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How to protect users exposed to cache poisoning attacks by HTML5

Expert Nick Lewis explains how the HTML5 offline application cache exposes users to the threat of cache poisoning and provides mitigation options.

I know several users around the office that cache webpages for use offline, but this is apparently a security issue in HTML5 that exposes them to cache poisoning. What details can you provide about this threat? Can you provide any advice on how users can safely cache webpages offline?

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HTML5 offers users the ability to cache a webpage offline like a traditional full-client application can cache content offline. This scenario could lead to data not being updated as often as desired, or users may assume the data they are using is a legitimate copy of the most recent data from the server.

Attack and Defense Labs described an HTML5 cache poisoning attack at Blackhat 2010 and on the organization's blog. Basically, the attack targets the HTML5 application cache by performing a man-in-the-middle attack when using a cached Web application. The responses from the Web server are modified so that the client loads the attacker's website, including the malicious JavaScript that has been inserted. This JavaScript can then be used to steal passwords and other sensitive data.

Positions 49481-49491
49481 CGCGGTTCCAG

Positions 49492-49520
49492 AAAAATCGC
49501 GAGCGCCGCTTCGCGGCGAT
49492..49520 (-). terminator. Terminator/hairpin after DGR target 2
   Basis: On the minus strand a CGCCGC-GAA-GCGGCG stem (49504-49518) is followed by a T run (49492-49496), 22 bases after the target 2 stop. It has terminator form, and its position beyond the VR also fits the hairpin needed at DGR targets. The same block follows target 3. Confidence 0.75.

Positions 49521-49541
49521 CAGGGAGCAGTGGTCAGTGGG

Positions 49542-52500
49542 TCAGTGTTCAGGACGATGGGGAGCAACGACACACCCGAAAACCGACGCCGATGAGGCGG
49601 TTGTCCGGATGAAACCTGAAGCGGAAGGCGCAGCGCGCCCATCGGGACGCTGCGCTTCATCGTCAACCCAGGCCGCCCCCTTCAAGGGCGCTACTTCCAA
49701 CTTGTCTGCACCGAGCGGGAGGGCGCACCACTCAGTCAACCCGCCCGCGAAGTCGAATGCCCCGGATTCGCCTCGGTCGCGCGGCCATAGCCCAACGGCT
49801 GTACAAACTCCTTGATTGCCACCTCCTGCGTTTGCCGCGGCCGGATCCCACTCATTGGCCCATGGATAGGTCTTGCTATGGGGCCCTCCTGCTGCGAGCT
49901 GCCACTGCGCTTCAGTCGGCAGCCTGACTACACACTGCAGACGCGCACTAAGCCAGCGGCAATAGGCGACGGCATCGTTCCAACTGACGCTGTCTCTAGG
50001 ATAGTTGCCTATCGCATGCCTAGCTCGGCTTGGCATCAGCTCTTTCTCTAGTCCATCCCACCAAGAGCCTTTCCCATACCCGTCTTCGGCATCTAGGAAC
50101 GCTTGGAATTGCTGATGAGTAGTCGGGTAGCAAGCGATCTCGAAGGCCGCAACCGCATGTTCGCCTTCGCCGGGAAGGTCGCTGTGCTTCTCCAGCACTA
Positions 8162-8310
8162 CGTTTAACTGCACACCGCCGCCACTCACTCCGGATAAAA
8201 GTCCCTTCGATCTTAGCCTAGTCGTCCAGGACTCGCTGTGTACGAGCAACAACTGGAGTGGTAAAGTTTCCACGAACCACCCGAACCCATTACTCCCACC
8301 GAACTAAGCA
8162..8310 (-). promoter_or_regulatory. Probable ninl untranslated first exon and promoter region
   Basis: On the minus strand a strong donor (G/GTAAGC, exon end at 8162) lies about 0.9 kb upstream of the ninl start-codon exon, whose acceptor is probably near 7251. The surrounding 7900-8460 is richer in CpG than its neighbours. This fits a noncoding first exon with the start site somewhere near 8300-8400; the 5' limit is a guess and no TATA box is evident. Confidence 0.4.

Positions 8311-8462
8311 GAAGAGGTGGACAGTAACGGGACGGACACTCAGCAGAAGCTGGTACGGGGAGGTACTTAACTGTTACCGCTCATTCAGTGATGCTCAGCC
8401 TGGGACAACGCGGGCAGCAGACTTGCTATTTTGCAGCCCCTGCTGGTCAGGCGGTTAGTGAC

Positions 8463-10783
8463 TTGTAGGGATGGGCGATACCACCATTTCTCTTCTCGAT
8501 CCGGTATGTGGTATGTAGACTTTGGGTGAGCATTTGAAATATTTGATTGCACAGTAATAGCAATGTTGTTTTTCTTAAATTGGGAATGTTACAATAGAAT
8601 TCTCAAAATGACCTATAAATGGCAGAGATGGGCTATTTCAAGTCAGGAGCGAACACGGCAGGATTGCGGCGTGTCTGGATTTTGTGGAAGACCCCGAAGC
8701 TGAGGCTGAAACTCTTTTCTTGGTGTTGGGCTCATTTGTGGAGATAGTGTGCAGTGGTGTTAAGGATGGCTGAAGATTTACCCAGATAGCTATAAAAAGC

To defend against cache poisoning, users can rely on a VPN to stop the required man-in-the-middle attack, though relying solely on SSL without a VPN won't protect a user if SSL man-in-the-middle attack tools are used.

There are a couple of things users who want to safely cache Web pages offline should do to secure the cached data. First, they should make sure any sensitive data is properly encrypted because it is stored on the local system. They could also use the private or incognito browsing version where webpages aren't cached, or manually clear all of their Web caches because application caches are managed separately. HTML5 developers could learn from some traditional full-client applications and their use of integrity checks and hashes, both of which can ensure the legitimate version of the cached application is being used.

This was first published in December 2012

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